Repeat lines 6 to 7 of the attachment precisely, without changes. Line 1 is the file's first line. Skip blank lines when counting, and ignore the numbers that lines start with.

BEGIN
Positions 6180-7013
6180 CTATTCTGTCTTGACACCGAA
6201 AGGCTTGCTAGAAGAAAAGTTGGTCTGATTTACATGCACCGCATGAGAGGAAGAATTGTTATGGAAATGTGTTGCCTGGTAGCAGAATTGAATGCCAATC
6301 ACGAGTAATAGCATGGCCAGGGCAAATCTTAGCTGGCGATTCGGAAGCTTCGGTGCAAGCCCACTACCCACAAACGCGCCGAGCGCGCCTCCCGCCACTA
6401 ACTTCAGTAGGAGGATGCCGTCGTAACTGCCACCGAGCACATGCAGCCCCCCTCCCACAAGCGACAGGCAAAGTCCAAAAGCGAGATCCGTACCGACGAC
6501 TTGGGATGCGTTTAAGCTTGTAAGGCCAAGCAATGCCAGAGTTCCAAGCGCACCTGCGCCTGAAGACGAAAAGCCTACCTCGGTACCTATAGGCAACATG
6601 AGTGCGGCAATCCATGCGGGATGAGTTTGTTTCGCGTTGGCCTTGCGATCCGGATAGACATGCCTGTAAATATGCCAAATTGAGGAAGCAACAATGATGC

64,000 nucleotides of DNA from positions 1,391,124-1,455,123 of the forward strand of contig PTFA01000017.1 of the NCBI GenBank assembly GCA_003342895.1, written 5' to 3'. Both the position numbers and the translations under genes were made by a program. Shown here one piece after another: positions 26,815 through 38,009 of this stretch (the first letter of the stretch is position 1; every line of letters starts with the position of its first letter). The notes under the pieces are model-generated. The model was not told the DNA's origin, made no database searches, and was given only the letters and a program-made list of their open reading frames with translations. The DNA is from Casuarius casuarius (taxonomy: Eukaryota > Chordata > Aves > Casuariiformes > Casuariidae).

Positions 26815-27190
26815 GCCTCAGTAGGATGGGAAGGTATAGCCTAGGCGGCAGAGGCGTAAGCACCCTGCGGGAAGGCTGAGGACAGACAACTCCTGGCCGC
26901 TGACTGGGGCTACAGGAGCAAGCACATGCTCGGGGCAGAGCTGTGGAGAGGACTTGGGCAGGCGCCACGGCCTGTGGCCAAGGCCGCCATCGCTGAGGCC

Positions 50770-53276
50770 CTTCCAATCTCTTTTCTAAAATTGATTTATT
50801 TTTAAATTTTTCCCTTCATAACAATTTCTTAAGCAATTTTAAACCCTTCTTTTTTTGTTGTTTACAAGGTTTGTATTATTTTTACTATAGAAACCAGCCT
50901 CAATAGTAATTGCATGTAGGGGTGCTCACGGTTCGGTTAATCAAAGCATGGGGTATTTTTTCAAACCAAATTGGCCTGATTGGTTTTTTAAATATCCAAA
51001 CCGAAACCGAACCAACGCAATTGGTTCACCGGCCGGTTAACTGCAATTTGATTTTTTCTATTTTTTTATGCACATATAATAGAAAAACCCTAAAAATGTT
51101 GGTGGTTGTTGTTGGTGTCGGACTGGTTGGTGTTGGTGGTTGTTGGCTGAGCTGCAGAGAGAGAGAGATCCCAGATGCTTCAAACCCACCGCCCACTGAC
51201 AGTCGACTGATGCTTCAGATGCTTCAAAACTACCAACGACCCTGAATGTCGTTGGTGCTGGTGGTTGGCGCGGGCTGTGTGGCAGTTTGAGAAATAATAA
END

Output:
6501 TTGGGATGCGTTTAAGCTTGTAAGGCCAAGCAATGCCAGAGTTCCAAGCGCACCTGCGCCTGAAGACGAAAAGCCTACCTCGGTACCTATAGGCAACATG
6601 AGTGCGGCAATCCATGCGGGATGAGTTTGTTTCGCGTTGGCCTTGCGATCCGGATAGACATGCCTGTAAATATGCCAAATTGAGGAAGCAACAATGATGC